Savage Negation

Francis Picabia-Women with Bulldog 1941-1942
Francis Picabia-Women with Bulldog 1941-1942

Francis Picabia constantly perplexes and undermines artistic expectations. A wealthy, hedonistic playboy with great personal charm, Picabia also possessed a notoriously acerbic wit and personified the savage negation at the heart of Dada.

Picabia’s career spanned many movements across continents, but is best remembered for his involvement with Marcel Duchamp, Man Ray and Arthur Craven in the creation of New York Dada and his mechanomorphic drawings from 1915 onwards. Always on the move and with entry to every fashionable social circle, Picabia moved to Barcelona then to Zurich for the remainder of WWI. Asked to describe his impressions of the War, Picabia remarked that he was bored to hell. After WWI he moved back to Paris and participated in further Dada shenanigans with Tristan Tzara and Andre Breton, contributing ferocious manifestos for Dada events which he watched from private boxes with the mistress of the time.

With a nature both aristocratic and anarchic, Picabia rapidly lost patience with the various groups and movements and would denounce Dada and later Surrealism. From 1925 he returned to painting with a vengeance after a ten year hiatus, working on the Transparencies series which involved multiple images confusingly superimposed. Then in the forties came the nudes copied from girlie mags; astonishingly unaesthetic, these paintings are so appalling that you cannot stop looking and in a certain respect represent the culmination of Picabia’s anti-art stance.

Dada Cannibalistic Manifesto

You are all indicted, stand up! It is impossible to talk to you unless you are standing up.
Stand up as you would for the Marseillaise or God Save the King.

Stand up, as if the Flag were before you. Or as if you were in the presence of Dada, which signifies Life, and which accuses you of loving everything out of snobbery if only it is expensive enough.

One dies a hero’s death or an idiot’s death – which comes to the same thing. The only word that has more than a day-to-day value is the word Death. You love death – the death of others.

Kill them! Let them die! Only money does not die; it only goes away for a little while.

That is God! That is someone to respect: someone you can take seriously! Money is the prie-Dieu of entire families. Money for ever! Long live money! The man who has money is a man of honour.

Honour can be bought and sold like the arse. The arse, the arse, represents life like potato-chips, and all you who are serious-minded will smell worse than cow’s shit.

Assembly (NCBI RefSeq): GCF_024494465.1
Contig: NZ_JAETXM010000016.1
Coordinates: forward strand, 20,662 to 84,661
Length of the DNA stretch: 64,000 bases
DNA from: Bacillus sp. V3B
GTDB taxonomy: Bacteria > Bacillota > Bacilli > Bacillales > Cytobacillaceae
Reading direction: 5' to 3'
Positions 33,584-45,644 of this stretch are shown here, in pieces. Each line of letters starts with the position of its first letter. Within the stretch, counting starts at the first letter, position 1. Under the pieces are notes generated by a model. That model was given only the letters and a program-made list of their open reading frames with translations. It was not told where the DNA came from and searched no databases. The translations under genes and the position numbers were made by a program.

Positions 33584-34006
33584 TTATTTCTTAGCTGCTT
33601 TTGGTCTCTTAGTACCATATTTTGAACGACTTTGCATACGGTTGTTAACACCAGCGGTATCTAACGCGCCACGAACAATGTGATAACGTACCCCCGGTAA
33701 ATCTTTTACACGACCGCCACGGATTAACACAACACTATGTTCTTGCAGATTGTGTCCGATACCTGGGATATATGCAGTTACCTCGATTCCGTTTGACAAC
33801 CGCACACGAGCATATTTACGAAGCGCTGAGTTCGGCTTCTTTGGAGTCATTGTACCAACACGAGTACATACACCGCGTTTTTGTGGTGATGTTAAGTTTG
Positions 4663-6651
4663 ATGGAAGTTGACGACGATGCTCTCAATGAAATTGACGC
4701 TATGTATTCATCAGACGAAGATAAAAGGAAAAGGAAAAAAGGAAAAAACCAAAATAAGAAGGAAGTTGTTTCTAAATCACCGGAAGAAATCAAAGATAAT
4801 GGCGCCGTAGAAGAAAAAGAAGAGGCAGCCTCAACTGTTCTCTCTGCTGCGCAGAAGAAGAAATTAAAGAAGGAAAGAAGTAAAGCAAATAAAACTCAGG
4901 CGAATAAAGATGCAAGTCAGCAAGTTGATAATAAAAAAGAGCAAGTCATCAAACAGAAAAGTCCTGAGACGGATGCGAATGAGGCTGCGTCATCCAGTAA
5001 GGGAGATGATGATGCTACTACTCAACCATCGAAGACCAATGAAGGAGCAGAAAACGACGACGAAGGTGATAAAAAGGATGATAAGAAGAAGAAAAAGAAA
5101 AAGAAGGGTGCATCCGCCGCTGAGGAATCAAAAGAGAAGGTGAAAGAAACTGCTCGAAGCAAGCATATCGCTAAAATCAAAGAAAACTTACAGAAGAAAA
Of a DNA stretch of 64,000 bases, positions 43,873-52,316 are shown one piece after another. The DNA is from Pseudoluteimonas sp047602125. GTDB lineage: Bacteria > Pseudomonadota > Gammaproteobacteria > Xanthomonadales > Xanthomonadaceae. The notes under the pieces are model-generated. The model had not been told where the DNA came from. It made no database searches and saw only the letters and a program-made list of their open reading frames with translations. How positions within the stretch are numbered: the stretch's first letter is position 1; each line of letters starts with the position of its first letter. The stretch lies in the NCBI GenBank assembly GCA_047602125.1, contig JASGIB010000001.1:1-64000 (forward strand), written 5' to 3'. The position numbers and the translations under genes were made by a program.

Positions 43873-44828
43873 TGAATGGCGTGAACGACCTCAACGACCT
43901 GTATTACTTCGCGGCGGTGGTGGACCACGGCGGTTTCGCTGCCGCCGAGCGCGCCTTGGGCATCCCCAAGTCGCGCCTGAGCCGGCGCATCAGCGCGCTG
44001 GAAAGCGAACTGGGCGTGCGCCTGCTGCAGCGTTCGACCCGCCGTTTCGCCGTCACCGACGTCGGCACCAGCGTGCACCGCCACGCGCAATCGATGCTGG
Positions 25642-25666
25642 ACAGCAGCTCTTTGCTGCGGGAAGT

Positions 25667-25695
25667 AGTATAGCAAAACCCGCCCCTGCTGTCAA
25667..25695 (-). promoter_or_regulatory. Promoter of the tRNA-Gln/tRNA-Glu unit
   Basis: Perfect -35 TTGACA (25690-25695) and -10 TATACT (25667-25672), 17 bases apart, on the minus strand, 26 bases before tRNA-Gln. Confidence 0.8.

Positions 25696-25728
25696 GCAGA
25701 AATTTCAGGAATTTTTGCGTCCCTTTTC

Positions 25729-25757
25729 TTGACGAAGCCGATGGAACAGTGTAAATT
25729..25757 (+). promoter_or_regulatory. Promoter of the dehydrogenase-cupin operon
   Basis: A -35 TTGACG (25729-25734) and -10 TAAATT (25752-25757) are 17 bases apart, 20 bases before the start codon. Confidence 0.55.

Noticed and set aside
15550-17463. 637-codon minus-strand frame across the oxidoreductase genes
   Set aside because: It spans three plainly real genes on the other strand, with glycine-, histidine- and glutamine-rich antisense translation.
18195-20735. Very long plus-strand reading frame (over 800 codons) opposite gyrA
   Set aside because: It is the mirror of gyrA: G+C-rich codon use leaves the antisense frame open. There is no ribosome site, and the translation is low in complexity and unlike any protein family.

Dada alone does not smell: it is nothing, nothing, nothing.
It is like your hopes: nothing
like your paradise: nothing
like your idols: nothing
like your heroes: nothing
like your artists: nothing
like your religions: nothing.

Hiss, shout, kick my teeth in, so what? I shall still tell you that you are half-wits. In three months my friends and I will be selling you our pictures for a few francs.

Francis Picabia 1920

20 thoughts on “Savage Negation

  1. That is quite the rant… The arse represents life like potato chips?

    As for the nudes, they’re not all appalling but some of them do remind me of the ladies lingerie section from a vintage Sears catalogue. Do you know what I mean?

    Liked by 1 person

    1. Dada and Surrealist manifestos are often good fun, they knew how to rant and rail against the prevailing orthodoxies and are still quite shocking, especially Picabia who was an excellent provocateur. As for the paintings I know exactly what you mean and it is undoubtedly deliberate. Previously kitsch was a naive genre but Picabia was the ultimate sophisticate.

      Liked by 1 person

  2. Picabia’s art encompasses a rather open range of style and technique and artistic freedom. Like or not it is compelling. Thank you for the the references and in depth exploration of this anarchist Mr. Cake, enjoyed.

    Liked by 1 person

    1. Thank you Miss Heart. Picabia certainly changed style and he possessed a very subversive nature. Arch Dada. As for the paintings they are compelling in a very weird way, raising all manner of questions regarding art, aesthetics and taste. His personal charm was legendary as well as his playboy lifestyle, including his passion for opium, fast cars, yachts and of course legions of beautiful women. A fascinating character.

      Liked by 1 person

      1. Obviously it is an area I care passionately for, although I am not uncritical of its excesses and absurdities. I know that it belongs in the past, which of course is a foreign country, they do things differently there, but still in speaks to me.

        Liked by 1 person

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